Spain’s Repsol has confirmed it is considering selling its remaining 12 percent stake in Argentine energy group YPF.
That comes after Repsol reached a $5 billion (3.6 billion euro) settlement with the government of Argentina over the seizure of the company’s operations in the country.
It is half of what Repsol initially demanded, but ends a dispute that has dragged on for two years. Under the terms of the settlement, Repsol will drop all lawsuits against Argentina and waive any future legal claims.
Chairman Antonio Brufau said proceeds from the YPF settlement, the sale of liquid natural gas assets and the possible sale of its YPF stake would allow the company “to continue a sustainable path of growth in the upstream business.”
Speaking about the settlement YPF President Miguel Galuccio, praised it as a crucial step for Argentina’s economy. “YPF is a fundamental tool for the country’s energy future and I believe the expropriation has given that tool back to Argentines.”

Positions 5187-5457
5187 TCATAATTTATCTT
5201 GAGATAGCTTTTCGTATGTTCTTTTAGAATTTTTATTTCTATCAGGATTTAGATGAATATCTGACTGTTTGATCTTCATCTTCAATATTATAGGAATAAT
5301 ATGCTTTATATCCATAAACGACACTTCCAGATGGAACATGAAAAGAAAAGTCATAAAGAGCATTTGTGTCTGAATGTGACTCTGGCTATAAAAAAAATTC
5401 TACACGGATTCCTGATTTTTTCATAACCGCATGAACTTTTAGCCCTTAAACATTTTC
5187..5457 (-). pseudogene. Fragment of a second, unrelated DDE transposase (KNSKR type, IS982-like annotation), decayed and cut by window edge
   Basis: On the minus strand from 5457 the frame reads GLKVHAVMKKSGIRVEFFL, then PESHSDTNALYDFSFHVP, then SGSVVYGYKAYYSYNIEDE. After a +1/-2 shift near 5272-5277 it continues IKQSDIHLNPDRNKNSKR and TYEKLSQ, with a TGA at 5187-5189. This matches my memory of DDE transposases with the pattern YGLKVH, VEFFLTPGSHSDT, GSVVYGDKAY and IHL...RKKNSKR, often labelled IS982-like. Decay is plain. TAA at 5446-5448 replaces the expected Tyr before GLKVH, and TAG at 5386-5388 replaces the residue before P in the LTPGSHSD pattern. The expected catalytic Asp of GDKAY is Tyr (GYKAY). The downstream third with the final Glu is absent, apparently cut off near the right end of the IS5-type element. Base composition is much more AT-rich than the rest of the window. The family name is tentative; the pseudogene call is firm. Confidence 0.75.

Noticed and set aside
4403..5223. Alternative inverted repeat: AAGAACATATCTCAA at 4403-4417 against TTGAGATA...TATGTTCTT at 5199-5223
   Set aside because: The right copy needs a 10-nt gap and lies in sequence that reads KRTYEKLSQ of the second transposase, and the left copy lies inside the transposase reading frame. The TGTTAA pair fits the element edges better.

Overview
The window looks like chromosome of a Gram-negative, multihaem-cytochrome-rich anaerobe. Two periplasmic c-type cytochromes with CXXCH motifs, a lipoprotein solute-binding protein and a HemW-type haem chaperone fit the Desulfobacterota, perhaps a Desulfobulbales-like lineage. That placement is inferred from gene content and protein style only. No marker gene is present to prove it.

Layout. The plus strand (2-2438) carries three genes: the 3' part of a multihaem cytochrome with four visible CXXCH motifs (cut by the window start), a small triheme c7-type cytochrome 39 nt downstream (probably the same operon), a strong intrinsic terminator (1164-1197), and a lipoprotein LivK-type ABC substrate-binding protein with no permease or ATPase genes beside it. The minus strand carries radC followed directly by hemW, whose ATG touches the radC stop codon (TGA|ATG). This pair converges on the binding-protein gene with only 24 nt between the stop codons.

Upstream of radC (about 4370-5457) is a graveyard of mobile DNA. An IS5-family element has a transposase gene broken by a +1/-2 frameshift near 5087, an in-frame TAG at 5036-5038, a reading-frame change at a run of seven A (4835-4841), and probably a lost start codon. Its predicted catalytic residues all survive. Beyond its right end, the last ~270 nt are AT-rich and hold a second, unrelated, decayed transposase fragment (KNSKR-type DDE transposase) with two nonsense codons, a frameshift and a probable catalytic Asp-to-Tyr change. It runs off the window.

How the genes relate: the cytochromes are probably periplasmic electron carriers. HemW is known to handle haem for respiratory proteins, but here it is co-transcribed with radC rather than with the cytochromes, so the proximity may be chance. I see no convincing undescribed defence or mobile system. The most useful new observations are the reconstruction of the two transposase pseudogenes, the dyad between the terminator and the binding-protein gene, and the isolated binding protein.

Under the agreement, Repsol will receive a package of three dollar-denominated Argentine sovereign bonds with a nominal value of $5 billion. It will also receive additional bonds for a maximum face value of up to $1 billion to compensate for the market discount on the first group of bonds.
Argentine sovereign bonds mostly trade at a steep discount since the country defaulted on international debt in 2002.
The total market value of the combined packages will be at least $4.67 billion, which could be supplemented by $500 million in back interest payments on one of the bonds, known as the Discount 33.
Repsol can sell the bonds whenever it wants though the final amount it receives for the bonds cannot exceed $5 billion after expenses and interest.
The deal still requires approval from Repsol’s shareholders and the Argentine Congress.